Bottom line: Facebook has reacted professionally by taking responsibility. Yet, it remains open what is behind the incorrect configuration. You have to live with simple operating errors, because they are human – even after good training reduces the number. Saboteurs are already hard to find – despite the many log files. Malfunctions are fate, as they result from the complex interaction of IT systems and modules and no one can foresee them. When systems are upgraded to a new version or get harmonized, unpredictable errors occur. Security weaknesses are particularly unpleasant when personal data is stored. The actual reasons are only understood by experts and they remain in the dark to conceal the own weaknesses. The quick announcement that it was a wrong configuration of the provider is the only way to react responsibly – even if we don’t really know, what it was.

The effective first eight seconds

All presenters have the same hurdle to overcome. The first eight seconds are the key to further attention. At the very least, the audience remembers primarily the messages that are accommodated in this period. Therefore politicians strive to make effective public appearances during election times. These publicity events serve to convince uncertain and undecided voters that they are right. A clumsy impression costs votes. For this purpose, they formulate their content in a way that creates the desired effect.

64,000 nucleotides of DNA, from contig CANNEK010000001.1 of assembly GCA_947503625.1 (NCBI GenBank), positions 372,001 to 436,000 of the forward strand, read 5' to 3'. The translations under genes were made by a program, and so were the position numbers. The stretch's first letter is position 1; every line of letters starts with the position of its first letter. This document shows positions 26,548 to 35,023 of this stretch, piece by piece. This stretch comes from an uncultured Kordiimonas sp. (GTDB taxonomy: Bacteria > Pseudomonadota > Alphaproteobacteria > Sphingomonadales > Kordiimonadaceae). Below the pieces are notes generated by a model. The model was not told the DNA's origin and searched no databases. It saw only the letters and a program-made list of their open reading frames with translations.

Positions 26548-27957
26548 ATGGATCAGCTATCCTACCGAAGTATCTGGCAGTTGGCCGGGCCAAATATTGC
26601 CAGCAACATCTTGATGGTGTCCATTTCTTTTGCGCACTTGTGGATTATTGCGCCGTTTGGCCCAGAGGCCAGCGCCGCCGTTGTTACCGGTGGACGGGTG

It’s easy to observe tactics on TV shows.

  • Personal speech tempo
    In addition to posture, facial expressions, and gestures, speech expression conveys the speaker’s traits. Dynamic volume, pitch, and emphasis indicate the idea of the candidates. A rapid pace of speech, lack of interruption, and shortness of breath suggest uncertainty and unreliability. Speaking slowly with appropriate pauses conveys composure, confidence, and strong leadership. Since public speaking time is limited, gentle responses prevent especially the number of messages to be delivered and thus the risk of saying something clumsy.
  • No closed answers
    To make clever use of speaking time, interviewers like to have simple yes or no answers, but this would mean that candidates would have to be unequivocal about something – which goes against the opportunistic reasons of wanting to get elected. Instead of a clear answer, the speaking time is filled with standard phrases: e.g., Our voters wish, in all regions of our country, that we the party, the parliamentarians, the members in the states and constituencies to fulfill the expectations, what they elected us for.
  • Shamelessly demanding what they had not been done until now
    As long as an election extends what has been done before, those up for re-election can defer any unfinished tasks to the following term. Where it gets complicated is when significant changes are pending. Competitors denounce lack of results and grievances. In this case, it is a good idea to sing from the same song-sheet: e.g. There must finally be an end to this inactivity. We do not need even more regulations. We need to finally implement something.